Thursday, June 21, 2007

1-minute test to detect TB

Tuberculosis diagnosis may soon take just one minute.

Thai scientists from Srinakharinwirot University's nanotechnology centre are close to developing a new technology with the help of bio-sensors that will diagnose micobacterium tuberculosis within 60 seconds.

According to associate professor Kosum Chansiri, the new technique will be a breakthrough as present day testing methods like culture and polymerase chain reaction (PCR) are time consuming and unable to determine accurately if the TB strain is resistant to any drug. While private hospitals in India use PCR, the country's National TB Control Programme still believes in the sputum microscopy test that takes over two days.

Dr L S Chauhan, chief of India's TB control programme, said, "Rapid diagnostic tools are much needed in India which sees 18 lakh fresh cases of TB every year. The present day PCR test isn't specific and the sputum test takes two days for results to show." Soumya Swaminathan from the Tuberculosis Research Centre, Chennai, however, said she was sceptical. "Scientists are working on biosensors that are ideal for TB. But till now, there are no bio-markers that are specific for TB."

Biosensor is a technology in which enzymes or antibodies are used to detect sugars and proteins in body fluids, contaminants in water and gases in air.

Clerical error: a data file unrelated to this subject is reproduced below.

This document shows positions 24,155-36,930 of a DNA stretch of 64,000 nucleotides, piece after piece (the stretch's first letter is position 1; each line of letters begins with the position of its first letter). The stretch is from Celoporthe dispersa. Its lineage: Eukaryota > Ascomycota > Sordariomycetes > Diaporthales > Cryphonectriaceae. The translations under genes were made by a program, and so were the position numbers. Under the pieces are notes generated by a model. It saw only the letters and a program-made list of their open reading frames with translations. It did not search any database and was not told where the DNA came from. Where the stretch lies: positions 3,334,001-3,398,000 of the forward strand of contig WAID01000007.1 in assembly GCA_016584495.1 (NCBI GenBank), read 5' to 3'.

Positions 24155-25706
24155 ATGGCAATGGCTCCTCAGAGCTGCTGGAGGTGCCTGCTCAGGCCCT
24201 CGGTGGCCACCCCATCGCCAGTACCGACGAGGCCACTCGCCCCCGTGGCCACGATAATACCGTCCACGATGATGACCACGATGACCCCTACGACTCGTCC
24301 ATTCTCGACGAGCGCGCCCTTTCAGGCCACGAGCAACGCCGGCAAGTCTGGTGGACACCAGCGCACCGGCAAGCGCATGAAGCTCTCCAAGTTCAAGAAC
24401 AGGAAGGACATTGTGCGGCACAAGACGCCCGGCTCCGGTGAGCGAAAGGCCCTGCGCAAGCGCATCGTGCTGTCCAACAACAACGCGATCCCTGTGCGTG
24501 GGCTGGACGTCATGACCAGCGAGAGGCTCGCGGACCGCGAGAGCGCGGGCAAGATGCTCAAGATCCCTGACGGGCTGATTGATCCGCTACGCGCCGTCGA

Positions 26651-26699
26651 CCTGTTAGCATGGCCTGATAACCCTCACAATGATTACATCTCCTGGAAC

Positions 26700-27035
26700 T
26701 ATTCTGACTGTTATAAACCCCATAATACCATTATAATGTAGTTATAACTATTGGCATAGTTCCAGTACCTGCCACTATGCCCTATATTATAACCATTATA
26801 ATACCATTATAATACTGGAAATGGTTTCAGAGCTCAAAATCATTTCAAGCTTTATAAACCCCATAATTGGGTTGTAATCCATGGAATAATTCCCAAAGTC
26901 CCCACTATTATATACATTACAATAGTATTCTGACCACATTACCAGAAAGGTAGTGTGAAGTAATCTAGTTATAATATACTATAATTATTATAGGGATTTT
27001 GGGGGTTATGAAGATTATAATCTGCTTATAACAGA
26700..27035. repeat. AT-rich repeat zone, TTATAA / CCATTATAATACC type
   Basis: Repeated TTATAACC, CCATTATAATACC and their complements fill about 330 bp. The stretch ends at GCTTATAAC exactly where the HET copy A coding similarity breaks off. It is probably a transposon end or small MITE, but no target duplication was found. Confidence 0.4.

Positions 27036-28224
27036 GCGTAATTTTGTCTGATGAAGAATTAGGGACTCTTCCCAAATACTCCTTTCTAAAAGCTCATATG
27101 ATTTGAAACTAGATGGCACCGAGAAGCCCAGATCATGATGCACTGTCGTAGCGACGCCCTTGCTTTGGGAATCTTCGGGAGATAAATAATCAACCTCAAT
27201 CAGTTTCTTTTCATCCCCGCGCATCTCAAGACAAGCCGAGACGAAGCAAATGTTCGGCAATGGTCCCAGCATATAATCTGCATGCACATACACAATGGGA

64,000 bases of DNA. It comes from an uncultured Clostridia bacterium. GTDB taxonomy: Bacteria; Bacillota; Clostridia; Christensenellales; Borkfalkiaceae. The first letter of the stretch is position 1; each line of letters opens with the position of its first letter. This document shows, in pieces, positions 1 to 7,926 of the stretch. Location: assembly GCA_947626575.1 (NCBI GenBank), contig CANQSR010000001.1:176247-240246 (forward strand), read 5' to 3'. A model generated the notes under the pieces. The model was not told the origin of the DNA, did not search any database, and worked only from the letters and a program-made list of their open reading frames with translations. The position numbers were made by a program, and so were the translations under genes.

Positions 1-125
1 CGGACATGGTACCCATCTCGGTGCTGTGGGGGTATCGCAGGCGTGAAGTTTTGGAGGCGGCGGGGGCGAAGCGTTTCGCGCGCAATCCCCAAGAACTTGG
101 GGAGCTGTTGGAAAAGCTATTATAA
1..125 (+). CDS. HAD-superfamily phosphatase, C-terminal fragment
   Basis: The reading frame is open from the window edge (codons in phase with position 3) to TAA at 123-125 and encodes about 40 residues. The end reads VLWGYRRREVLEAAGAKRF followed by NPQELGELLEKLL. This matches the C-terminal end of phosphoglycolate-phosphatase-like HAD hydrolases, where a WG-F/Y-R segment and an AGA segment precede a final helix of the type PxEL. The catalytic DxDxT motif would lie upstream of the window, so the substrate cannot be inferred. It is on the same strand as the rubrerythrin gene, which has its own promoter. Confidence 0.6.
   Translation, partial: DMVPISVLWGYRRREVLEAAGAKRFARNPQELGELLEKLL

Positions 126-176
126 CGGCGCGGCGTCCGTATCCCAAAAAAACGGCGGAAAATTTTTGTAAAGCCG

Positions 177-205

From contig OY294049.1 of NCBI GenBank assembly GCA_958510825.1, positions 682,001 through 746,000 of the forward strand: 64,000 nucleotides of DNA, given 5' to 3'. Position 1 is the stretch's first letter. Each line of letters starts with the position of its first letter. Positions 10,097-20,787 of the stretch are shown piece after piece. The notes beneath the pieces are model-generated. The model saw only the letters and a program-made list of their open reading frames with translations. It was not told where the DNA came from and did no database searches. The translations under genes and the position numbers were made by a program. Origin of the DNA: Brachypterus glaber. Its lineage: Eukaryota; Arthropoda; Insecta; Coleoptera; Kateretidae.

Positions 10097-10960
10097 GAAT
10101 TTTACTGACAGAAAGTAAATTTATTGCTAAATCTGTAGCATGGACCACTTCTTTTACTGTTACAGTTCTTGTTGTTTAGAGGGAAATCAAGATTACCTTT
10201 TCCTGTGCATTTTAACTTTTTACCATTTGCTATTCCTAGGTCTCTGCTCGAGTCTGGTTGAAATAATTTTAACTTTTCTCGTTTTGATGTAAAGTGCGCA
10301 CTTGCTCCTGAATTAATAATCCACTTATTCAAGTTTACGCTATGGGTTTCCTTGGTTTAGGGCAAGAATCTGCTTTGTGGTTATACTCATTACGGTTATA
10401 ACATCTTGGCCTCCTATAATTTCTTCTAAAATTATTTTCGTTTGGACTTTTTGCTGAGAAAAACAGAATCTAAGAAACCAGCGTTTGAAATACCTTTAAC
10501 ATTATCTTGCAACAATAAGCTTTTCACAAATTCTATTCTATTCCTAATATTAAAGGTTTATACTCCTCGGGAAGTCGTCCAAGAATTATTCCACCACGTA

The most widespread example of a commercial biosensor is the blood glucose biosensor, which uses an enzyme to break blood glucose down. Scientists are widely using biosensors for several medical targets glucose monitoring in diabetes patients, detection of pesticides and river water contaminants, remote sensing of airborne bacteria, detection of pathogens, routine measurement of folic acid, biotin and Vitamin B12.

The Thai announcement comes after Rapid Biosensor Systems, a Cambridge-based developer, recently announced the creation of a TB breathalyzer, a portable device that will detect TB in less than 5 minutes. Clinical trials of this technology are about to start in the UK and India. Dennis Camilleri, the chief executive officer of RBS, had said, "Our test is very fast. You simply cough into a tube. If TB bacteria are present in the breath sample then they bind to a special fluorescent bio-coating that has been applied to an optical prism inside a collection tube. Analysis of the fluorescence signal indicates if TB is present." Camilleri said because the system does not require samples to be sent to a lab for analysis, it could potentially be used at airports and seaports to screen people as they enter a country and also enables the screening to be done "while you wait". So people with positive TB screening results can be isolated immediately.

Courtesy : The Times of India (21-06-07)

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